What are professional doctorates? How do they change professional knowledge and improve practice? How can universities organize doctoral programs to facilitate professional learning and development? What is the most appropriate relationship between professional and academic knowledge? This book examines the relationship between advanced study on higher education courses and professional practice. It explores contributions made by research on practice to professional development.The editors document and explain strategies that universities use in recruitment: aims and purposes of the degree; selection of content and focus; assessment procedures; curricular structures; pedagogy; teaching strategies; conditions for learning; support for professionals; and relations with interested bodies and stakeholders. The book uses in-depth case studies of three professional doctorates: the doctorate in business administration (DBA), the engineering doctorate (DEng) and the education doctorate (EdD). "Examining Professional Doctorates" makes an important contribution to this neglected area of research.
This is an essential reading for policy makers in higher education and anyone interested in professional doctoral study.
Buy Professional Doctorates book by David Scott from Australia's Online Bookstore, Boomerang Books.
(90mm x 60mm x 4mm)
Open University Press
Publisher: Open University Press
Country of Publication:
Author Biography - David Scott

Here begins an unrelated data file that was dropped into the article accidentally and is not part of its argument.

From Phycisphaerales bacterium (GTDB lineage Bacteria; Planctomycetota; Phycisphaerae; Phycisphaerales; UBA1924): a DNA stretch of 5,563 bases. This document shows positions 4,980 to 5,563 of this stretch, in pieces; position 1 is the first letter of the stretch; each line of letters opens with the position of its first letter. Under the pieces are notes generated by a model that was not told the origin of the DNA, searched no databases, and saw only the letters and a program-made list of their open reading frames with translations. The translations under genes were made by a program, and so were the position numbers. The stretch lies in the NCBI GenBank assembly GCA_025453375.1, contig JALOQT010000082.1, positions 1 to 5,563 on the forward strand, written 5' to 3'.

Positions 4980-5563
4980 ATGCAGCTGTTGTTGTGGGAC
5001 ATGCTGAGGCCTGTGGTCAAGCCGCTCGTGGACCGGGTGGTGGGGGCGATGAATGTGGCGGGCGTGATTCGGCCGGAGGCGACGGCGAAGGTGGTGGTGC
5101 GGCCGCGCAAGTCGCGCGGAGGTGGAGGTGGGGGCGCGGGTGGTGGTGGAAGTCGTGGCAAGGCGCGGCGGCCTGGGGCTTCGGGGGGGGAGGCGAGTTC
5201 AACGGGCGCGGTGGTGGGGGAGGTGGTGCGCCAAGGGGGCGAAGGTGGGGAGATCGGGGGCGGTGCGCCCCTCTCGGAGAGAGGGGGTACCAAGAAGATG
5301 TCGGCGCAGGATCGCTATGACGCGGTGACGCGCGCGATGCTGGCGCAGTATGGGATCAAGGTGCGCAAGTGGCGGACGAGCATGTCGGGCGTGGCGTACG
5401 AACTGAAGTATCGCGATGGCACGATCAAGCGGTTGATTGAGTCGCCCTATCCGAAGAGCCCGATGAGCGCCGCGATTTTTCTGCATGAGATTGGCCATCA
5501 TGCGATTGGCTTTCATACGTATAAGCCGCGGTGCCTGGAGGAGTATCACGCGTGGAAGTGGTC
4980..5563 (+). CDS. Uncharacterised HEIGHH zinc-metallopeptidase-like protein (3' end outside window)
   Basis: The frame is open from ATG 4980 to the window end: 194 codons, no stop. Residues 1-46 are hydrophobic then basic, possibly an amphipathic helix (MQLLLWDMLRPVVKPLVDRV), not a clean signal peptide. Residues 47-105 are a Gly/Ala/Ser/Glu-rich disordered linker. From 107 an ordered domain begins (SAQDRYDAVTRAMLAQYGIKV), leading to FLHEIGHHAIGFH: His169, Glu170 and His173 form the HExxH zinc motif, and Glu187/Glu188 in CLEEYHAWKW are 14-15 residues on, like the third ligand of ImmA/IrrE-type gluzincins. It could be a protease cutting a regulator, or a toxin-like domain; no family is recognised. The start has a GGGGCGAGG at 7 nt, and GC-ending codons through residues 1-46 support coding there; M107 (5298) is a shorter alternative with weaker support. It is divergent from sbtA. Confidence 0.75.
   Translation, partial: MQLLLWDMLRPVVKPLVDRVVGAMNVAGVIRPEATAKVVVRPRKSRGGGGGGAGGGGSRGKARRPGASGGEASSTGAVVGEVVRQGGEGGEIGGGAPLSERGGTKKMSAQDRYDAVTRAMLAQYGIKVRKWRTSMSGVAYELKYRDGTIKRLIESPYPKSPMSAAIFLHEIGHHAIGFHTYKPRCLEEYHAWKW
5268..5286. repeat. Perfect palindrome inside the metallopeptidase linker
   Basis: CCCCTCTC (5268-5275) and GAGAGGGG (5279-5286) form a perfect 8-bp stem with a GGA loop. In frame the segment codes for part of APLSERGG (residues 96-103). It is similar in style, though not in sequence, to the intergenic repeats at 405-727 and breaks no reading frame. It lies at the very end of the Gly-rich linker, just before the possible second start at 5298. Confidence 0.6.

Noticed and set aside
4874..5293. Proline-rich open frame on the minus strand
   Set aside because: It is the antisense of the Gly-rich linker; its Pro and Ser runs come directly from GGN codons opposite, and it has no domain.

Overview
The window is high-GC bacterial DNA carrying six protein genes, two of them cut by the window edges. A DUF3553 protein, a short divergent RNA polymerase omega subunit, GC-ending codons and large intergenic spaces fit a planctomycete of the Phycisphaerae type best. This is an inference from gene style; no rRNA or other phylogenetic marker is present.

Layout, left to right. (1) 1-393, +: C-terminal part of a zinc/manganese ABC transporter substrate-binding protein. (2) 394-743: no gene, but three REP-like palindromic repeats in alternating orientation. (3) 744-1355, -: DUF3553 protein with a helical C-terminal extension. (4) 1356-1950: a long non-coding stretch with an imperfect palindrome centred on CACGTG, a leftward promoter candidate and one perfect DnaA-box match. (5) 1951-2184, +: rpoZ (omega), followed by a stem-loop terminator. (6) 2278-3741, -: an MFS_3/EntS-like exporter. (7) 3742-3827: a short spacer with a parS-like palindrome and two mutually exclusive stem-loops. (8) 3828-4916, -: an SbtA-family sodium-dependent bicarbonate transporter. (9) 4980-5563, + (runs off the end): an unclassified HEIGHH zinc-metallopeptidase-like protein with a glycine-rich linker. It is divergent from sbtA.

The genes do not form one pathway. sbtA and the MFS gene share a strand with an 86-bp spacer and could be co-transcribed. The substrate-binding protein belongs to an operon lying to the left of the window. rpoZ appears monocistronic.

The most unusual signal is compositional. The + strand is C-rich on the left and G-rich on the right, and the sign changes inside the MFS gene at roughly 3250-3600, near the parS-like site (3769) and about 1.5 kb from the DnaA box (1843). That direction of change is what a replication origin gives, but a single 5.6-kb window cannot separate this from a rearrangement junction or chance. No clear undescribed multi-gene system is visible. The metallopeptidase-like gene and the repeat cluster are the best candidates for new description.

David Scott is Professor of Educational Leadership and Learning at the University of Lincoln. He has researched widely in the field of education including projects on: citizenship education, professional doctorates, accelerated learning programmes and language teaching in higher education. His extensive publications in the fields of curriculum, assessment, higher education and research methodology include Reading Educational Research and Policy and A Realist Approach to Educational Research. Andrew Brown is Coordinator of the EdD programme in the University of London Institute of Education Doctoral School. He is European Director of an EU/US funded project on doctoral education and Director of the Institute's TQEF funded learning and teaching research projects. He has published widely in the fields of Mathematics Education, Professional Doctorates and Pedagogy, including co-authoring Doing Research/ Reading Research: A Mode of Interrogation for Education. Ingrid Lunt is Professor of Educational Psychology, Dean of the Doctoral School and has responsibility for Doctoral Education and research degrees at the University of London Institute of Education. She is Director of an EU funded project on higher professional education in psychology and a past President of the British Psychological Association. Her research interests include professional doctorates, continuing professional development, education policy, school organization and collaboration. She has published widely in these fields. Lucy Thorne works at the Learning and Skills Development Agency. She has previously worked at the University of Middlesex, and has published widely on higher professional degrees, professional doctorates and reflective practice.